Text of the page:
Workers nationwide, including Tennessee, risk losing body parts each year. In unsafe work environments, unprotected working parts of equipment and machines cause compression or crushing injuries. Hands, feet, fingers and other body parts can also be struck by or caught between objects. The most common amputations are reported to be fingertips.
As a part of employers’ responsibility to provide safe workplaces, safeguards must be installed to prevent contact with moving parts. Among others, potential amputation hazards include power presses, conveyors, printing presses, meat grinders, food slicers, band saws, table and portable saws, grinders, and shears. Safeguards must be secure, and bypassing or tampering with the guards must not be allowed. Workers must receive adequate safety training related to the dangers of avoiding safety devices and taking short cuts that could lead to catastrophic injuries.
Devices can be installed along with safeguards to deactivate machines when workers’ hands are near the operational parts of machines. Workers who do repairs, maintenance or cleaning of equipment can be protected by lockout/tagout systems to de-energize equipment while these tasks are happening. Unexpected activation during repairs or maintenance can cause amputations and even death.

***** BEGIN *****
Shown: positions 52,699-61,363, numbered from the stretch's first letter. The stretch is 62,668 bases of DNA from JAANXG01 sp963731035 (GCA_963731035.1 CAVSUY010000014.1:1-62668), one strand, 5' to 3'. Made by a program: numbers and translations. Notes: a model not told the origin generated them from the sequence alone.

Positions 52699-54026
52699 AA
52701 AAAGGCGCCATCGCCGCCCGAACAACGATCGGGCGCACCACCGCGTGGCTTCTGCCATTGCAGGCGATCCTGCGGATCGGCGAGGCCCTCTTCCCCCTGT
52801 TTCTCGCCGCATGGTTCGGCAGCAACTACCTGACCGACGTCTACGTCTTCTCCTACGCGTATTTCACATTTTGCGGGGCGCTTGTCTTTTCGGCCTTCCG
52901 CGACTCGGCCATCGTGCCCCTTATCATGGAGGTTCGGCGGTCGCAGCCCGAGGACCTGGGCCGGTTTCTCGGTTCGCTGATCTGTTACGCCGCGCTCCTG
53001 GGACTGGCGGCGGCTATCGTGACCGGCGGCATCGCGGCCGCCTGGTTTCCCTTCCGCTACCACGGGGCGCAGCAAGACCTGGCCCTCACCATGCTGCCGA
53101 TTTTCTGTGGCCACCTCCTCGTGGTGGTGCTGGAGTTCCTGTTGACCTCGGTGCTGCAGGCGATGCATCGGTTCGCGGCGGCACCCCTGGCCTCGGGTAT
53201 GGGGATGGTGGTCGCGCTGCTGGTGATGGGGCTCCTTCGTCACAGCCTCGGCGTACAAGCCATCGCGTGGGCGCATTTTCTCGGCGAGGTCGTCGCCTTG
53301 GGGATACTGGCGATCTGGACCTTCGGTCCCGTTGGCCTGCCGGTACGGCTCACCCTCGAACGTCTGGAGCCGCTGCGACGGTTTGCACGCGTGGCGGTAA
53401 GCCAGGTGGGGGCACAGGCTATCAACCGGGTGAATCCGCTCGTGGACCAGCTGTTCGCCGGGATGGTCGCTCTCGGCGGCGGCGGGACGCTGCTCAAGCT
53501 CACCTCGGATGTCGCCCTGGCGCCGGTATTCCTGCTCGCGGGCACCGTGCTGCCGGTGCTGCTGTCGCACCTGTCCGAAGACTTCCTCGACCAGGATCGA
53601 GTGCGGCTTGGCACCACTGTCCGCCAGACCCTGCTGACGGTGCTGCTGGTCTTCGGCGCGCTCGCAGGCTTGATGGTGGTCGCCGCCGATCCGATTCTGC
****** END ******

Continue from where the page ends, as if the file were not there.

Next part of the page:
When Tennessee workers suffer catastrophic injuries, like amputations that cause permanent disabilities, they can rely on the state-regulated workers’ compensation insurance program to provide financial assistance. An experienced attorney can help amputation victims to deal with the benefits claims process. Compensation will cover medical expenses and lost wages, along with additional benefits for those whose amputations prevent them from returning to previous jobs. This could include vocational training to equip a worker with new skills and new income options.